New EP release “Electric Kool-Aid” from critically acclaimed alternative rock band The Blinders merges a diversity of genres to create a track-list equally as varied and filled to the brim with entertainment and charisma.

Beginning with the opening and title track “Electric Kool-Aid” the psychedelic guitar reminiscent of the works of bands such as King Gizzard & The Lizard Wizard starts off the EP with a futuristic and kaleidoscopic tone that immediately hits the listener. Energetic and encapsulating, The Blinders make it clear from the explosive beginning that this EP will be packed with spirit setting the atmosphere for the rest of the record. With tense chord progression and repetitive, echoing vocals, there’s a dystopian sound to this opening track that adds to its enchanting and hypnotic quality.

Flowing smoothly onwards into the second track “Barefoot Across Your Water” once again the enthusiasm and potency is thankfully continued. With thick layers of sound including acoustic and electric guitar, piano complemented by a steady, pacing drum beat there isn’t a space left to fill instrumentally on this song. Lead vocalist Thomas Haywood’s voice flows effortlessly through the rhythm of this track with impassioned lyrics and delivery. Beginning with more of a classic indie rock vibe but weaving in the same psychedelic guitar pattern as in the title track half way through and filled with twists and turns to keep the song engaging throughout its run time “Barefoot Across Your Water” is one of those tracks where you can hear the undeniable amount of soul that has been put into making it.

The Blinders talent for combining different sub genres of rock and create a rich variety of sound is once again displayed in the third track off the EP “City We Call Love”. Starting with choppy and bold electric guitar riffs and then later electrified with the 80s synth-inspired keyboard chords the sonic dynamism of this song confidently finishes with a climactic, eruptive combination of the two. The following track “The Writer” has a more post-punk, politically provocative feel to it with dark undertones and thumping drums combined with deep bass guitar. The EPs most aggressive and strained vocals are featured on this track perfectly matching its frustrated lyricism with a fast paced and sonically jumbled chorus reflecting the chaotic world the lyrics discuss.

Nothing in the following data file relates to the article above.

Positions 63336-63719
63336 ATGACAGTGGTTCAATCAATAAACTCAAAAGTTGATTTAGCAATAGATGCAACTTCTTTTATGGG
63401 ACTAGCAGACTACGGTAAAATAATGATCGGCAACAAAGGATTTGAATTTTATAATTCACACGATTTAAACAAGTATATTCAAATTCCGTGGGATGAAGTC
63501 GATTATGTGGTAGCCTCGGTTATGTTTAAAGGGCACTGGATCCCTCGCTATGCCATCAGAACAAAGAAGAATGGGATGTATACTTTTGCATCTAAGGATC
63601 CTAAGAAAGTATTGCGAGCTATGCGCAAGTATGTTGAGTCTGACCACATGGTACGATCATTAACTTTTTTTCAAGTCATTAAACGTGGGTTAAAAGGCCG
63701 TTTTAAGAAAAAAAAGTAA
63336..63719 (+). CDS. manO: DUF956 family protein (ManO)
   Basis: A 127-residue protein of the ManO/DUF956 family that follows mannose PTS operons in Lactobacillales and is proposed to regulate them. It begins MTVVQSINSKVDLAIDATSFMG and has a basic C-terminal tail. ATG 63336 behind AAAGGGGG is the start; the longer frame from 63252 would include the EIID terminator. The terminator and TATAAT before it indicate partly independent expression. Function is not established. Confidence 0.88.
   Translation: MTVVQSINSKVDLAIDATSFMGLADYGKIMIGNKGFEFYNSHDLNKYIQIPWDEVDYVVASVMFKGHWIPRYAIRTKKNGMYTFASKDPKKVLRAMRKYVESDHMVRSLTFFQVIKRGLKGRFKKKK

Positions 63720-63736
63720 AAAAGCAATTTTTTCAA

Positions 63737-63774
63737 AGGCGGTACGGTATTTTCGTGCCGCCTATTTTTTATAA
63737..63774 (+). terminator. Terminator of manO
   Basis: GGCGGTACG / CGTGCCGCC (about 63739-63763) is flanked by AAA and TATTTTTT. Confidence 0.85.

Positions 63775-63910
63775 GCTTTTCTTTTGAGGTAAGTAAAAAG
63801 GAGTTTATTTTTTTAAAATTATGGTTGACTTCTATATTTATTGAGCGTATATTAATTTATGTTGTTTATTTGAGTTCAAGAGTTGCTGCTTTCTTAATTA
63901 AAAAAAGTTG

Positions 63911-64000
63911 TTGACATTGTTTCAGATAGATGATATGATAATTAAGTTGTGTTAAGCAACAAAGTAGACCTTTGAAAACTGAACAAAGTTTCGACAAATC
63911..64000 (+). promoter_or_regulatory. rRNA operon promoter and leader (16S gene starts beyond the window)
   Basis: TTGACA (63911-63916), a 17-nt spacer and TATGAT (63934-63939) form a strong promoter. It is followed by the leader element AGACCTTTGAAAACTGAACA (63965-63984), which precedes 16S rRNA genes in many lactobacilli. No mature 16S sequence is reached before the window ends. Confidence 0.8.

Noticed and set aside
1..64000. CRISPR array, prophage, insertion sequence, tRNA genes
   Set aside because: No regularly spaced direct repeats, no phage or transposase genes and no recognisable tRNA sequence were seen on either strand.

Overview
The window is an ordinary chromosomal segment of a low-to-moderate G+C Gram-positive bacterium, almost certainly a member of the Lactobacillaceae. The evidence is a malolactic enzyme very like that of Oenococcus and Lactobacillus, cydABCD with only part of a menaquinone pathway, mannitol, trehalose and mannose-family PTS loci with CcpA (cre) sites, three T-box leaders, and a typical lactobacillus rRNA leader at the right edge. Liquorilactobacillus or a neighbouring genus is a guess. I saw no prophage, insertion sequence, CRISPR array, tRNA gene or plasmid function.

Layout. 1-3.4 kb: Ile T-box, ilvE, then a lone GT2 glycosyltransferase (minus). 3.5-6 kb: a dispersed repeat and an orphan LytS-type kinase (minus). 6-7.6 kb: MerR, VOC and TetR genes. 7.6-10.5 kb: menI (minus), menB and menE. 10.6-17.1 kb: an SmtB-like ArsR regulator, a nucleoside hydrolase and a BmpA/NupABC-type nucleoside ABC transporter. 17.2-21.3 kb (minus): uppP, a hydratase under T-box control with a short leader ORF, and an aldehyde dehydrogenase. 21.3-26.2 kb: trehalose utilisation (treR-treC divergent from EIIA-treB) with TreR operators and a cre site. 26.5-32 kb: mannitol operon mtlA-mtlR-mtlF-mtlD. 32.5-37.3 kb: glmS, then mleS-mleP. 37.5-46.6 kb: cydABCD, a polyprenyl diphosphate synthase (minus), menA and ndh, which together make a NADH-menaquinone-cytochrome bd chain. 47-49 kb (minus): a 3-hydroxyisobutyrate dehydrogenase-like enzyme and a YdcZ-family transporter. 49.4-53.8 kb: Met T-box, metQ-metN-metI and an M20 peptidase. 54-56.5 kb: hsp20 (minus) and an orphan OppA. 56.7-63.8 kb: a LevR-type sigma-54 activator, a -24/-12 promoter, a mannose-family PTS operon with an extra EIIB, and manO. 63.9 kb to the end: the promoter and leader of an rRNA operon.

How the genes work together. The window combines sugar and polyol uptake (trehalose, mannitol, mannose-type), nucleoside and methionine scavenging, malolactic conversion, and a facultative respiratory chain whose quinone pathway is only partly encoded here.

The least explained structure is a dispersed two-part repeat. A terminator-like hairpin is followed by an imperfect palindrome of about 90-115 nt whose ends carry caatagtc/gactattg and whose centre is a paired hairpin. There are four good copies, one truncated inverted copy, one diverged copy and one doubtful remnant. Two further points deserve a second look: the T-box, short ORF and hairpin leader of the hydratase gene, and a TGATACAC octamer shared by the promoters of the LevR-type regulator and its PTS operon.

The closing track of the album “Hate To See You Tortured” is ironic, considering its lyrical themes of depression and hopelessness, the most anthemic track of the album. With a catchy hook, driving percussion and exhilarating pace the song’s darker themes of mental health struggles are balanced out with kicky and riveting energy that inspires and motivates the listener providing a sense of hope and optimism to the ending of the EP. With a humorous touch to it that comes from the brutal and blunt honesty of lyrics such as “I wouldn’t say I’m depressed but every morning on my way to work I hope the car does crash into a ditch” the track itself is far from being mood dampening. Slowly fading out into gentle piano noise the journey of sonic exploration that is “Electric Kool-Aid” is finished on a positive yet thought provoking note.

Overall, The Blinders new EP although very short manages to fit in an impressive amount of experimentation and exuberance as well as excellently showcasing the band’s capability. The tracklist is so vibrant and animated with layers of instrumentation that its listening time feels a lot longer than it actually is – and with entertaining lyrics and diversity of sound, I for one have no complaints about that! Pulling from a variety of rock genres, The Blinder’s craft a unique and modern sound that only leaves me waiting in anticipation for what they have in store for us next.